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Many U.S. government representatives considered assimilation as the most practical solution to what they viewed as “the Indian problem,” and the single lasting method of protecting U.S. interests in the West and the survival of the American Indians. In order to accomplish this, the government urged Native Americans to move out of their established dwellings, move into wooden homes and turn into farmers.
The federal government passed laws that required Native Americans to reject their usual appearance and way of living. Some laws outlawed traditional spiritual practices while others required Indian males to cut their long hair. Agents on more than two-thirds of American Indian reservations founded tribunals to impose federal polices that often prohibited traditional ethnic and religious practices.
To boost the assimilation operation, the government started Indian schools that tried to quickly and forcefully Americanize Indian youth. As per the founder of the Carlisle Indian School in Pennsylvania, the schools were designed to “kill the Indian and save the man.” In order to make this happen goal, the schools required students to speak only English, put on proper American clothing and to switch their Indian names with more “American” ones. These new regulations brought Native Americans nearer to the end of their traditional tribal identity and the start of their existence as citizens under the absolute control of the U.S. government.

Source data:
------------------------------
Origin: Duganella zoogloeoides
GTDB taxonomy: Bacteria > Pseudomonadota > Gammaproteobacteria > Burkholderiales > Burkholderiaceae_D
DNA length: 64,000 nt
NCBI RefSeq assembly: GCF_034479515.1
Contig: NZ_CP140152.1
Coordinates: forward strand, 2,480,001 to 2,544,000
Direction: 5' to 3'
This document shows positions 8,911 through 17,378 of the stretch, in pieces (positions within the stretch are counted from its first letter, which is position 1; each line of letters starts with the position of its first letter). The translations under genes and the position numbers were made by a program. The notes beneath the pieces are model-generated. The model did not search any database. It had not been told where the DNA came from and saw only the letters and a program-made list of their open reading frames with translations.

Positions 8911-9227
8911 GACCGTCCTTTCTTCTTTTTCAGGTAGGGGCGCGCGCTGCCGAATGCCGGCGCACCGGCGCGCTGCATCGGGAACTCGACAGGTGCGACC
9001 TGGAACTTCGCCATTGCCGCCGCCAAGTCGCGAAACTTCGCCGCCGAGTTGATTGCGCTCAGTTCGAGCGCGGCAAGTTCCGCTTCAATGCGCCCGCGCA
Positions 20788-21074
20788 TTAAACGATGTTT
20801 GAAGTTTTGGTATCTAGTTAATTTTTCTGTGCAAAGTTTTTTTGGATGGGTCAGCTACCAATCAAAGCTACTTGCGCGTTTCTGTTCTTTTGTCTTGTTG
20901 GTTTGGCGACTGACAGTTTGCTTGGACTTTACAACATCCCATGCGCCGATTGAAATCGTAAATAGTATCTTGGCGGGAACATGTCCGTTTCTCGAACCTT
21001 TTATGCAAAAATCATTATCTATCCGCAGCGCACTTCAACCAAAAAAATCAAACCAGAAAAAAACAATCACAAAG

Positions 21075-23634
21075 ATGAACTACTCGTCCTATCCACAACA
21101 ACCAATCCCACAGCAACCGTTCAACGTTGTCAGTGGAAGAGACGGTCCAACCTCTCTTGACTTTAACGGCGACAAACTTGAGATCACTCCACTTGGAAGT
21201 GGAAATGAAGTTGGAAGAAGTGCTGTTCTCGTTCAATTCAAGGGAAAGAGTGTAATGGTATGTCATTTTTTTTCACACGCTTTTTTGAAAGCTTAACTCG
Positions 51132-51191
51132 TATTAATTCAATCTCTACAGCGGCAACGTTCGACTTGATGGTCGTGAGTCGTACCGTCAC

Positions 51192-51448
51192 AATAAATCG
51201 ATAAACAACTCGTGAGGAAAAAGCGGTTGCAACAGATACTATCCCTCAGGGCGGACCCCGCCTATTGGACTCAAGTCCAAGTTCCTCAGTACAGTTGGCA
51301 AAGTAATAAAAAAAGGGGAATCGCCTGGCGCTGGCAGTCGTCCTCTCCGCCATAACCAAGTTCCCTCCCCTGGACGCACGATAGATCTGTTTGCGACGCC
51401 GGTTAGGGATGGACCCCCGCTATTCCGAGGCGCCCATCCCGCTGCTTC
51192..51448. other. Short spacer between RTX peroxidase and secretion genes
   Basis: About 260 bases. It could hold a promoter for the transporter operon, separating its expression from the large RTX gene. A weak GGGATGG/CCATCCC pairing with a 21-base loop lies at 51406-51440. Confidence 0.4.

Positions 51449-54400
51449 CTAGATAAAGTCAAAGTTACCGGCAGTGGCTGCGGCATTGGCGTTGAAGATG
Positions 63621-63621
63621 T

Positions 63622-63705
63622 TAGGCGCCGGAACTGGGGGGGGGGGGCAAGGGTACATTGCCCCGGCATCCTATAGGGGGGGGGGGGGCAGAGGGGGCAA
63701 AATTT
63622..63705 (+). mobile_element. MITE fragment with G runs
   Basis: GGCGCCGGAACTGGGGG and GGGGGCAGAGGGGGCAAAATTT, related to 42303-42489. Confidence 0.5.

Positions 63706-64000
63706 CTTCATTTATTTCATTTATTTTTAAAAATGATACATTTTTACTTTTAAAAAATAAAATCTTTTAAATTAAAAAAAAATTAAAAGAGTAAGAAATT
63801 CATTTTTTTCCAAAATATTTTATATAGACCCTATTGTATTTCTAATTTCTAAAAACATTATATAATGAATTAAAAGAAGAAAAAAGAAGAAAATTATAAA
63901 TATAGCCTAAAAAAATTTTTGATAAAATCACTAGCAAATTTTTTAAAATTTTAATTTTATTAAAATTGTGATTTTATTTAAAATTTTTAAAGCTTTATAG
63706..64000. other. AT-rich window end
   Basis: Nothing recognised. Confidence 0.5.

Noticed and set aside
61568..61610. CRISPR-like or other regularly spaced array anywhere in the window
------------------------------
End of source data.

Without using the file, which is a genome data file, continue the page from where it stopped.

Native American Treaties with the United States
In 1887, Congress enacted the General Allotment Act, the most important part of the U.S. government’s assimilation platform, which was intended to “civilize” American Indians by educating them to be farmers. In order to make this happen, Congress wanted to create private title of Indian land by splitting up reservations, which were collectively owned, and offering each family their own plot of land.
In addition to this, by pushing the Native Americans onto small plots of land, western developers and settlers could purchase the remaining acreage. The General Allotment Act, also referred to as the Dawes Act, required that the Indian lands be surveyed and every family be awarded an allotment of between 80 and 160 acres, while unmarried adults received between 40 to 80 acres; the remaining land was to be sold. Congress was hoping that the Dawes Act would divide Indian tribes and inspire individual enterprise, while cutting down the cost of Indian administration and providing prime property to be sold to white settlers.